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|Location||Berlin, Germany map|
|Construction System||glass and steel with masonry|
|Notes||"Turbinen Fabrik A.E.G." . "three-pin arch" steel frame.|
Section drawing showing structure
|Discussion||A. E. G. High Tension Factory Commentary
"The turbine hall for the AEG in Berlin-Moabit on the corner of Hutten Street of 1909 ...represented the culmination of his efforts to give architectural dignity to a workplace, similar to the achievement of [Frank Lloyd Wright] with the Larkin Building in Buffalo. Glass and iron took over a workshop of an industrial plant, with an enormous span (28.16 yd.; 25.6 m). Behrens achieved a plastic effect and a dynamic form of construction of the trusses, which were pulled towards the outside, as well as through the tapering iron trusses and the glass areas which were drawn towards the inside. In particular, the monumental shape of the façade with corner pylons, which could not be considered a necessity for construction, and which were built with a thin ferro-concrete shell, caused criticism among younger architects. Ludwig Hilberseimer wrote: 'Peter Behrens is led astray by the imperialistic power consciousness of the prewar years and restrained by classical influences, and he thinks to add a facade to his turbine hall of the AEG at Moabit; an otherwise terse structure....And Erich Mendelsohn criticized the building; 'He pastes over the expression of tension, which the hall creates, with the rigidity of a repeatedly broken temple tympanon....Le Corbusier, however, admired the structure as being a charged center, 'which represents the integral architectonic creations of our timerooms with admirable moderation and cleanness, with magnificent machines, which set solemn and impressive accents, as the center of attraction."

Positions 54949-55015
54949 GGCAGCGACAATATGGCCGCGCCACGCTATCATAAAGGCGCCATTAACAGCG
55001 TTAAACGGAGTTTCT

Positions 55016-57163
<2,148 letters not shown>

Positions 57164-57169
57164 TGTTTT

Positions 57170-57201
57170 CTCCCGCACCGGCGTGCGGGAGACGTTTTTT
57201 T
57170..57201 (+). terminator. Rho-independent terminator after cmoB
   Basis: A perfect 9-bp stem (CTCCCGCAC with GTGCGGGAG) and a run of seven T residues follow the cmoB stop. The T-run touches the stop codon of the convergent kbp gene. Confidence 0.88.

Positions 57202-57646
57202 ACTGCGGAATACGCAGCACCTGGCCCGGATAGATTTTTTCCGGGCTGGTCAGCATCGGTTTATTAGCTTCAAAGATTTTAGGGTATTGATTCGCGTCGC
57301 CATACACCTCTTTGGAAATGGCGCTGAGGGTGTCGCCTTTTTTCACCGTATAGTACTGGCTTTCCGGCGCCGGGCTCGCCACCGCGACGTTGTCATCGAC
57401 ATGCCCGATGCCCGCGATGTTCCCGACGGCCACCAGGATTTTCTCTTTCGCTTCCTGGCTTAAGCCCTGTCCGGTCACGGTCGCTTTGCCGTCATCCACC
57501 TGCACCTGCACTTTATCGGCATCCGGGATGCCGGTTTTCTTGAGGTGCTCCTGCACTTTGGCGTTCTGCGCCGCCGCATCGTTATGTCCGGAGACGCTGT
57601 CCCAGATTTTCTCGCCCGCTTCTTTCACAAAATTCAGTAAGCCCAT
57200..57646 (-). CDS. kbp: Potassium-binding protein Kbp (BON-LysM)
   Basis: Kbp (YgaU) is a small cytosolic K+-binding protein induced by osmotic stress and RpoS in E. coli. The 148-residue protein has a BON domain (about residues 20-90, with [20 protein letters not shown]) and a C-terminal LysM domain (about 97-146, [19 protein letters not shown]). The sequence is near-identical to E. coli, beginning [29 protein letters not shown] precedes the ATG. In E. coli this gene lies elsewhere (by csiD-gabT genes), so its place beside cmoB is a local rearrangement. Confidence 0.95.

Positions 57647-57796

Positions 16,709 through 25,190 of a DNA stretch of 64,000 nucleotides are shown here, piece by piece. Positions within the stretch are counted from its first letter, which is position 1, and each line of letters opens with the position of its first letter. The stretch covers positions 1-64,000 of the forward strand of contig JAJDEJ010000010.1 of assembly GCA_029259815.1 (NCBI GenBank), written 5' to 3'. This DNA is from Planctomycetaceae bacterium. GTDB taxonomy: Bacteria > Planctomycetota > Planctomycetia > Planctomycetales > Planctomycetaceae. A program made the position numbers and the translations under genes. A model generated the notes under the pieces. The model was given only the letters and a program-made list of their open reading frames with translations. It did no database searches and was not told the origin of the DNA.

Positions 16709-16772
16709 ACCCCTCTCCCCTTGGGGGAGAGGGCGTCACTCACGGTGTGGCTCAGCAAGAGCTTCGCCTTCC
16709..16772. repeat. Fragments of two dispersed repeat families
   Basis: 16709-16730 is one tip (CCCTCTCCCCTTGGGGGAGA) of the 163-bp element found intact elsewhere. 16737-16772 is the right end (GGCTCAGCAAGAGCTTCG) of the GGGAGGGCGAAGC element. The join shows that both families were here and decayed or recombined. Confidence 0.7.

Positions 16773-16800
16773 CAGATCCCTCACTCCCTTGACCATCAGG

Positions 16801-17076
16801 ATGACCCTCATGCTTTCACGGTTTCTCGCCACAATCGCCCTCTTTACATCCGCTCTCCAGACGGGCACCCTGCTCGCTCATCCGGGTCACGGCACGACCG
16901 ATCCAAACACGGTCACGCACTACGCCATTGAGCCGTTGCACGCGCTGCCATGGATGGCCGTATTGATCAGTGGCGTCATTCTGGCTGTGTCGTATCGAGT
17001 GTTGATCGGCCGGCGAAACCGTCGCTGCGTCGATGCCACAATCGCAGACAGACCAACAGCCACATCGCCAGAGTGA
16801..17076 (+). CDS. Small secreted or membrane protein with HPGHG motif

"By no means did Behrens try to solve industrial problems by excluding the continuity of the architectural tradition, but he was concerned about the integration of past and present, just as he had worked earlier on the conversion of the coal symbol to the diamond symbol, which showed his life as being integrated with art...."
from Udo Kultermann. Architecture in the 20th Century. p30-31.
Sources on A. E. G. High Tension Factory
Roger H. Clark and Michael Pause. Precedents in Architecture. New York: Van Nostrand Reinhold, 1985. grid geometry diagram, p194. Updated edition available at Amazon.com
Tillman Buddensieg in collaboration with Henning Rogge. Industriekultur, Peter Behrens and the AEG, 1907-1914. Translated by Boyd Whyte. Cambridge, MA: The MIT Press, 1979. exterior perspective view from across the street, p279, plate A26. exterior perspective view along side wall of factory, p280, plate A27-32. interior perspective view of main space, p277, plate A23. exterior perspective view from across the street, p277, plate A22.
Kenneth Frampton. Modern Architecture 1851-1945. New York: Rizzoli International Publications, 1983. ISBN 0-8478-0506-9. LC 83-61363. NA642.F7 1983. section, p152. Available at Amazon.com
Udo Kultermann. Architecture in the 20th Century. New York: Van Nostand Reinhold, 1993. ISBN 0-442-00942-9. LC 92-26734. NA680.K7913 1993. discussion, p30-31.
John Julius Norwich, ed. Great Architecture of the World. London: Mitchell Beazley Publishers, 1975. exterior photo, p231. An inspiring and informative introduction to architecture, with lots of full-color cutaway drawings, and clear explanations. Available at Amazon.com
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